I never bothered to revisit the psychiatrist and just stopped taking the medication cold turkey after 3 months. I knew this was not recommended but I didn’t give a shit. This was MY mind, MY body, and MY life, and I was determined to regain control over my feelings and thoughts.
And I needed more sleep.
After a few weeks of brain zaps (the worst feeling ever) and a few emotional breakdowns, I began to feel like myself again. The medication was out of my system and I vowed never go back to that dark place again. I began to take care of myself again.
(I must add though, although short-lived, I created the most beautiful, crazy and profound writings during my manic episodes. It also gave me a deeper understanding of the close and intricate relationship between art and madness.)
All in all, it was one of the most turbulent time of my life. But I persevered. And conquered. Does this mean my trials of motherhood are over? Far from it. But I now have the courage to get over the fear of sharing my stories. As long as I can help some moms out there, I’ll try not to give into the pressures of perfection and false ideals about motherhood.
OLDEST CHILD: ELLE
At age 3, E was diagnosed with petit mal seizure disorder and takes daily medication. Petit mal seizures are tiny and often goes undetected by eye. It is controlled with medication but can lead to various learning disabilities and difficulties. Her gross motor skills have improved but her fine motor skills are still lacking. She has an IEP (Individualized Education Plan) that allows us to work alongside the school district to create a personalized education plan that is most beneficial to her. So far she has been lucky with supportive directors and teachers. But I also know how difficult this road is, as I’ve spent months fighting the insurance company to pay for her speech therapy and dealing with unsympathetic and incompetent gatekeepers of various institutions.
I am now her biggest advocate and it is my job to fight for her education and rights. And to protect her from evil stares and gossip of nasty mothers. (Unfortunately, it happens. You can read about one instance here.)
As a mom of a special needs child, I learned that a diagnosis is not as important as the child’s unique learning curve and needs. Every child is different and every child has different strengths and weaknesses. I’ve fought for the Apraxia of speech diagnosis for speech therapy and pushed for the Autism diagnosis to receive ABA services. These realities may sound crazy for parents of normal functioning children but all parents of special needs children understand that our children are more than their diagnosis and standardized test scores.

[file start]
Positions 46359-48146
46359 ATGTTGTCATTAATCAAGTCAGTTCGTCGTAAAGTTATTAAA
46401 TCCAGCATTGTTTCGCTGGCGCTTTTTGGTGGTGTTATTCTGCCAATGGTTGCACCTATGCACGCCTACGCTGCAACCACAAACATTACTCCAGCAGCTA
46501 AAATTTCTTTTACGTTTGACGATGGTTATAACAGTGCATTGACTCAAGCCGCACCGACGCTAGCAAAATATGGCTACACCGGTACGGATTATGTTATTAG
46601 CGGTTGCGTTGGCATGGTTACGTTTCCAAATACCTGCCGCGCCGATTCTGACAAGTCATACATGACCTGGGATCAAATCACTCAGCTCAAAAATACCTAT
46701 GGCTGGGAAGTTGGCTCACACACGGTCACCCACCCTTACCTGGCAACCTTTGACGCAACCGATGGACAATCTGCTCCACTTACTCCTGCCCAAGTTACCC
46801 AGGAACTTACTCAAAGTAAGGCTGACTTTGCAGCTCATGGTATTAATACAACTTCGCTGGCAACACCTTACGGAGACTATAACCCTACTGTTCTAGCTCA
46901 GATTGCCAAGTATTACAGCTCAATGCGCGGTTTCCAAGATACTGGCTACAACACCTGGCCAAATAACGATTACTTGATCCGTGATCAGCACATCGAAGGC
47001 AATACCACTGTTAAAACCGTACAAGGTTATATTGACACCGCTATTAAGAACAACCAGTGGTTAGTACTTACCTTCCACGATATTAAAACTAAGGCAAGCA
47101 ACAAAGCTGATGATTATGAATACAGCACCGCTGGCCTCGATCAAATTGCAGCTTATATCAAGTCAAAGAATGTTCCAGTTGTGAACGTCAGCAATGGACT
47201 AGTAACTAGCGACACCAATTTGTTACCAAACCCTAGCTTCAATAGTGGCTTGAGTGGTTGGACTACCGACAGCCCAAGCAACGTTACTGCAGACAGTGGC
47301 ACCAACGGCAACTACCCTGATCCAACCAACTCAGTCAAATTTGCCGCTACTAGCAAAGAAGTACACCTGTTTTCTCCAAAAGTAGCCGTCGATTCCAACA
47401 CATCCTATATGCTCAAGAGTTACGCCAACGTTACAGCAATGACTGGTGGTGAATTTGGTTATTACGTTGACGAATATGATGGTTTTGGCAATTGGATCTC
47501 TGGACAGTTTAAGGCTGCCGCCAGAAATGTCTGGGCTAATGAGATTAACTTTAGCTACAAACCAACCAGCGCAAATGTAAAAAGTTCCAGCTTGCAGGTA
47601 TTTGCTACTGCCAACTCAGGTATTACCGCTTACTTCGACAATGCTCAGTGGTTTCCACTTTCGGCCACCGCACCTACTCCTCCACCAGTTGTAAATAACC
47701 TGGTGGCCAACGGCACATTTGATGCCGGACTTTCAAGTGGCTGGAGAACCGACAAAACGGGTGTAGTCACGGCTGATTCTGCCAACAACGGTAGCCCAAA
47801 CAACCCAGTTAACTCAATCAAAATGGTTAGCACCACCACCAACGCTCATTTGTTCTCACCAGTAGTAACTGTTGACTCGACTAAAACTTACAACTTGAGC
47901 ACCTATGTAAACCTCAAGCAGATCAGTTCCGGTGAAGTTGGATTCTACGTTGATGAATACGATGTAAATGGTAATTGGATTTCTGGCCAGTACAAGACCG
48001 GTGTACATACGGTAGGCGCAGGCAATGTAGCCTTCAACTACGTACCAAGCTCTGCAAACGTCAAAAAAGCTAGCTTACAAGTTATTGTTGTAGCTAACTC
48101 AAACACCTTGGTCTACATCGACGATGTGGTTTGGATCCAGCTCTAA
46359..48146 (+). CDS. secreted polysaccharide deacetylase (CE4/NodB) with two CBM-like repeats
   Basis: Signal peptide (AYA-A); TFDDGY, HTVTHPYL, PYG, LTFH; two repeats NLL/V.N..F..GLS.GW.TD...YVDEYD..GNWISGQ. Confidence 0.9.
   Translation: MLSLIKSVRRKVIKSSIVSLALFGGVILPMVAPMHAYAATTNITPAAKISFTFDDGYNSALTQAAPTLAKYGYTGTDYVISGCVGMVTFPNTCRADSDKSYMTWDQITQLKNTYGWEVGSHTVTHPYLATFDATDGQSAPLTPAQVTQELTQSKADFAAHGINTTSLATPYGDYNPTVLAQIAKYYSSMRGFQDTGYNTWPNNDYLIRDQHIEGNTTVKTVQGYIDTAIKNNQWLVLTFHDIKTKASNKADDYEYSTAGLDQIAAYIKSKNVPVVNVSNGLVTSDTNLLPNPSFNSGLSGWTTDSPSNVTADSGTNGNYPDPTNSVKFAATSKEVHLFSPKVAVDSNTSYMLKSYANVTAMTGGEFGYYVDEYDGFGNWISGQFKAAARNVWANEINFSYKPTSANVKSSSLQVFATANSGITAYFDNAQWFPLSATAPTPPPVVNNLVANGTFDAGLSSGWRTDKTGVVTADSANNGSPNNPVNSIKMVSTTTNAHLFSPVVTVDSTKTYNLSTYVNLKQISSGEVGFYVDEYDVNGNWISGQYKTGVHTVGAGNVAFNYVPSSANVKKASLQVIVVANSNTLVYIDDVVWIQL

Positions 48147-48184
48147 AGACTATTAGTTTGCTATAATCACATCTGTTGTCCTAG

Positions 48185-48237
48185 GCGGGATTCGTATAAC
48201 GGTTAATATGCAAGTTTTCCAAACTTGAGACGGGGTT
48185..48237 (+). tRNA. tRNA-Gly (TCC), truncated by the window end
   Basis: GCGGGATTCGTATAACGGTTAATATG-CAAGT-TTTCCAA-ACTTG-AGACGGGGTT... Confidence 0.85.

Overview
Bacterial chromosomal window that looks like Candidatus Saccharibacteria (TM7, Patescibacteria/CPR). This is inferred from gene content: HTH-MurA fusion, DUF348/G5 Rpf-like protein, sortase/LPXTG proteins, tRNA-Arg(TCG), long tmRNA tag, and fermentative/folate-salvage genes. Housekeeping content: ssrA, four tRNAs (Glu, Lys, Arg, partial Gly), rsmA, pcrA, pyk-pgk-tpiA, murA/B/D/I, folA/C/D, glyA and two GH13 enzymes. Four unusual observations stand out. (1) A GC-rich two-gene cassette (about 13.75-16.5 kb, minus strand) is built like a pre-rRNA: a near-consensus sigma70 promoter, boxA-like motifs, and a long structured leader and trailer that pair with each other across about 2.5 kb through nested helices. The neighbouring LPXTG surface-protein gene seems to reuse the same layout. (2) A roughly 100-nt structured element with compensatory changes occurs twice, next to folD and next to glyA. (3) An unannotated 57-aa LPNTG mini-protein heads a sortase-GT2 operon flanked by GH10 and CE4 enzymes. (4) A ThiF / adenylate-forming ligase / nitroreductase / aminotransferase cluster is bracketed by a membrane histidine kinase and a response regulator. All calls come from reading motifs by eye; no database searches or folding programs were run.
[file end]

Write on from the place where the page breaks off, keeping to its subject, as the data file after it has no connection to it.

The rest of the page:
My child is unique and so special in her own way. She loves to sing, dance and has the biggest belly laugh and the sweetest smiles in the world. She is the hardest working 9 year old I know. She is truly a beautiful soul and those who know her understand what a blessing she is to our family.
I’ve wrestled with the idea of sharing her story with the public for a long time but never had the courage to do so. A part of me wanted to share and empower, while another part of me wished to protect her from public scrutiny. A part of me worried that she will be judged and treated differently, yet another part of me knew, deep down inside, that she was brought into this world to give voice to those without a voice.
SECOND CHILD: TEE
My second child T is smart, funny and insanely animated. She is full of expression and creativity and her energy radiates any room she enters. She is the perfect younger sister to Elle and explains to anyone who gives her weird stares that her sister has special needs, but she is just as special. To her the term special needs is a natural part of life, and she has no problem explaining this to friends who ask why her sister acts different sometimes.
Her love and eagerness to help her sister erases all my maternal fears and doubts, and I know God has a special plan for her in the future. At age 8, she is already an advocate with a huge heart and deep understanding.
She excels academically and is exceptionally good with art, reading and language. I always remind myself not to push her too hard because I want her to remember her childhood as one that is filled with enlightening firsthand experiences, natural curiosity and fun, rather than drills, worksheets and grades. Yet she carries a natural inner desire to excel and be involved in new, exciting endeavors and for that, I’m proud and grateful.
Currently she is a part of the school play and loves going to rehearsals and practicing her role as part of the younger ensemble in Peter Pan. She also loves roller blading, playing on the monkey bar, drawing, singing and dancing.
There was a period of time when I believed motherhood can be mastered. How foolish I was. Just when a mother thinks she has mastered the art of diaper changing, the toddler is ready to be potty trained. Just when a mother believes she has mastered the art of negotiation, the child throws an explosive tantrum like never before. Just when a mother thinks wow, my child is such a big kid now, he surprises everyone with his babylike emotions and regresses.
Just like this, motherhood seems to be a continuous, lifelong journey of ups and downs, trials and accomplishments. It is never finalized, never truly mastered. Just as it gets easier, something occurs, and motherhood suddenly feels like an impossible task again.
I do not claim to know everything about motherhood. One thing I do know however, is that motherhood is a journey that is meant to be shared. I also know that motherhood, as beautiful and rewarding as it is, can often feel like a lonely and confusing road with no one to talk to.
It is my hope that my honest stories can encourage others to share theirs as well, so we can begin to create a web of beautiful tales that can be remembered and celebrated.
Motherhood is meant to be celebrated, and in our story, truth prevails over perfection.